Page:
My grandfather, Connecticutbred, was a saver. Nothing was willingly discarded: stamps, golf clubs with shattered handles, coins, clippings, top hats, toys from his childhood, and, toward the end of his long life, even aluminum TV dinner trays—scoured-out, nested, and tied with twine in bundles of a dozen.
He saved magazines too, neat stacks of them at the top of the attic stairs, covered with cloth to keep off the dust. Every issue of National Geographic was piled there. So was every copy of Life , and during one early visit I gravely decided that I would read through both runs in chronological order. I couldn’t stay with the Geographic : the early issues seemed drab and dispiriting, their gray glimpses of ruins and animals and remote tribes long superseded by better views in color published in its own pages.
But Life was irresistible, and as I eagerly lugged armloads of the oversized magazines up and down the stairs while my grandparents napped, I had the almost guilty sense that I was being allowed to look directly into the world my father and mother had known but I had not. Life would let me catch up.
The cover of the very first issue- November 23, 1936—hooked me, four huge pylons of the Fort Peck Dam, the largest earthen structure in the world, freshly built by the Public Works Administration but photographed somehow as if they had been out there in Montana since Eden. The picture essay inside held me too. It was the first picture essay ever published in America, a portrait of the people who built the dam and lived in the tiny boomtown of New Deal.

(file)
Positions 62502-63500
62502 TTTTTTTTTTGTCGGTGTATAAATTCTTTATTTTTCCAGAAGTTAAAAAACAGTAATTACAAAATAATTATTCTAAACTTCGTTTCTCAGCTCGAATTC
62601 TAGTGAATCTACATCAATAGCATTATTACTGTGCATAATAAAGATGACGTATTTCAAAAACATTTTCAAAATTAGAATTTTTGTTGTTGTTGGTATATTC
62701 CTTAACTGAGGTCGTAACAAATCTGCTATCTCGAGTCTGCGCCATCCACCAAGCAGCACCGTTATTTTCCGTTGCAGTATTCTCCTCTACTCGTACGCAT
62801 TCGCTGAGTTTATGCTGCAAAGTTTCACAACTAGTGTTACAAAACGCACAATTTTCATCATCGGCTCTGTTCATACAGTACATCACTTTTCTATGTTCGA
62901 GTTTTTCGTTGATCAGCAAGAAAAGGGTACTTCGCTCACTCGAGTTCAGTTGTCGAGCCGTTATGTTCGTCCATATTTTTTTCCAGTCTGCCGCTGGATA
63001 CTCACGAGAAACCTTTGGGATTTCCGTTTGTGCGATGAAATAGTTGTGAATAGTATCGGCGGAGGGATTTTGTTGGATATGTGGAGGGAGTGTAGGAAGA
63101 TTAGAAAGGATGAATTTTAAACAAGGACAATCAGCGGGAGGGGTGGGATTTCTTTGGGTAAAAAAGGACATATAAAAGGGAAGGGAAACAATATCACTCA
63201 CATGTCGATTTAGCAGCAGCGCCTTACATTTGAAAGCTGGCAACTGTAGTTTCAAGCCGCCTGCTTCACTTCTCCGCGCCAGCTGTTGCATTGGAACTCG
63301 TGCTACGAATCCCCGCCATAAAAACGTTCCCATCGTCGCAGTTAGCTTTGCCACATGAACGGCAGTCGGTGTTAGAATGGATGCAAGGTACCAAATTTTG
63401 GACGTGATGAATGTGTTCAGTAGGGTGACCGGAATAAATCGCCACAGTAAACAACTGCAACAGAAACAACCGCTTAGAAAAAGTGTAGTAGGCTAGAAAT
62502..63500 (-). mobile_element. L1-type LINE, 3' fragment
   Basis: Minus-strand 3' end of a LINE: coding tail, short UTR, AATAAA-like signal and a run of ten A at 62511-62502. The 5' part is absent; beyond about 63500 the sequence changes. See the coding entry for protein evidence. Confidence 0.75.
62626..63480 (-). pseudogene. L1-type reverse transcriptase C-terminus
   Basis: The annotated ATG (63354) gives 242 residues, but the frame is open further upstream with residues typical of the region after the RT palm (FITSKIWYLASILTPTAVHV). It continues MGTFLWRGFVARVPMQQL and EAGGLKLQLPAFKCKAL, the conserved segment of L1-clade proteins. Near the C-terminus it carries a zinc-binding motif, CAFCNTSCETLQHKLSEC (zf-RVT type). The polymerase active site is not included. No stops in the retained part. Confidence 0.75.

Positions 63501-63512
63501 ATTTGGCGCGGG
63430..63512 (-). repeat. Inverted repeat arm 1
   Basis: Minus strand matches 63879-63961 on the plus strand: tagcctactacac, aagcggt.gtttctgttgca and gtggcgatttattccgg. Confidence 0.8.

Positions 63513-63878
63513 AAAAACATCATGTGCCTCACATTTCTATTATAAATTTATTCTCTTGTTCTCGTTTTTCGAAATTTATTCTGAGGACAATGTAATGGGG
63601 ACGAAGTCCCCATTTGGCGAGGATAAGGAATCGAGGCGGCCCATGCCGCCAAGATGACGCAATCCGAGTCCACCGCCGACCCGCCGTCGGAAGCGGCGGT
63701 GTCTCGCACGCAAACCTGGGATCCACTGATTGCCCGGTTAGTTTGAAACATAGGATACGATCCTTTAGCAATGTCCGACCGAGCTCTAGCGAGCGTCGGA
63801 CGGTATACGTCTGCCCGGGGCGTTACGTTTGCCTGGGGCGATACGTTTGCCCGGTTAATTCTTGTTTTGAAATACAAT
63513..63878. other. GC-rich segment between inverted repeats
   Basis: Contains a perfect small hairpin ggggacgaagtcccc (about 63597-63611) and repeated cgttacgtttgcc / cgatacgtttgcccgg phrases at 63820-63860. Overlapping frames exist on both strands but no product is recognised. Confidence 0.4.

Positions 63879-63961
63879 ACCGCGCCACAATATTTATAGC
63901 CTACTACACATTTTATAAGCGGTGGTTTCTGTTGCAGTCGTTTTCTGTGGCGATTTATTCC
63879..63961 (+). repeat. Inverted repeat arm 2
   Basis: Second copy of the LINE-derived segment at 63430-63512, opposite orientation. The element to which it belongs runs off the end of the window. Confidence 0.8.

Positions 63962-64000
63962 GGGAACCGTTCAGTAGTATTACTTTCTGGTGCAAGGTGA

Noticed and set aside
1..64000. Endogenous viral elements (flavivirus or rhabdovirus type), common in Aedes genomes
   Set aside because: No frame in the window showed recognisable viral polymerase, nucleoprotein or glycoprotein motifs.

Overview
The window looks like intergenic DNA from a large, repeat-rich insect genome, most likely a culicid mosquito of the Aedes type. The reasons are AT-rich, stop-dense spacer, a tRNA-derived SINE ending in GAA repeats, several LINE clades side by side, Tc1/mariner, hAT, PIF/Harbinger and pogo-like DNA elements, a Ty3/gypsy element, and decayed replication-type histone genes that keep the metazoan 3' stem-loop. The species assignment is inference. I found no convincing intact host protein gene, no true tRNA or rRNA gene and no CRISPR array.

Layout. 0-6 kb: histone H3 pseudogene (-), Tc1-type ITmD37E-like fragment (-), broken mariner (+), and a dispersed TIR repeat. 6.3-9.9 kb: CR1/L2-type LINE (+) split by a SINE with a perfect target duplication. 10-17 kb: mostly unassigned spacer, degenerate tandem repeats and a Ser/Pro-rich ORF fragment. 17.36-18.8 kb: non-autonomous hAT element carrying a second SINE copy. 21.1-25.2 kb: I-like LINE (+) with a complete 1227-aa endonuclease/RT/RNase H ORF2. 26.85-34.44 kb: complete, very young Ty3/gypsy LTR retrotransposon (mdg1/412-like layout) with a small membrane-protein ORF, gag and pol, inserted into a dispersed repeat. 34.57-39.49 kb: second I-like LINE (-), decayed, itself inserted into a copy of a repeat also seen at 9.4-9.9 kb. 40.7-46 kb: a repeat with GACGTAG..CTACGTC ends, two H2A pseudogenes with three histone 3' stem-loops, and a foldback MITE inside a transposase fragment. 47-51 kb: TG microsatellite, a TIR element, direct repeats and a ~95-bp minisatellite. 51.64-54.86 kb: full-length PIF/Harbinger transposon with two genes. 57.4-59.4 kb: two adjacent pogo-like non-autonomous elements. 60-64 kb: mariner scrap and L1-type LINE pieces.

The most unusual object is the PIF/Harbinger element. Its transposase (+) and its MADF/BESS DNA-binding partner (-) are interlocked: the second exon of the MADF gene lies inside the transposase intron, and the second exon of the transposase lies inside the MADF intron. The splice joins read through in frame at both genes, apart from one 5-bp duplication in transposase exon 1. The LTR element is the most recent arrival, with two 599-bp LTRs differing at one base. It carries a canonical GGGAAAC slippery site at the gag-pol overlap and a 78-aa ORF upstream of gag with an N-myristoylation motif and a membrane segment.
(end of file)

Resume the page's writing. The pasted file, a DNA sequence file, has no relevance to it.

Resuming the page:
Cover and essay were both by Margaret Bourke-White, and as 1 turned the big, crackling pages of subsequent issues, I began to see that her pictures were often more vivid, more dramatic, more monumental than those made by her colleagues. At her best she had the eerie power to make her vision of people and events become our memory of them. Even now I cannot hear the word Buchenwald , for example, without recalling her frieze of numbed, staring survivors still behind barbed wire; the apparently perpetual misery of South Africa continues to bring to my mind’s eye her portrait of two weary young black miners at the bottom of a gold mine.
Her aim, she once wrote, was to help “expand the pictorial files of history for the world to see. Just one inch in a long mile.” That was for public consumption. In her diary she was more frank: “I want to become famous and I want to become wealthy,” she wrote in 1927, long before she was either. She certainly became famous, almost as much for the fearlessness with which she tackled assignments then thought best left to men—industry, war, political chaos—as for the pictures she brought back.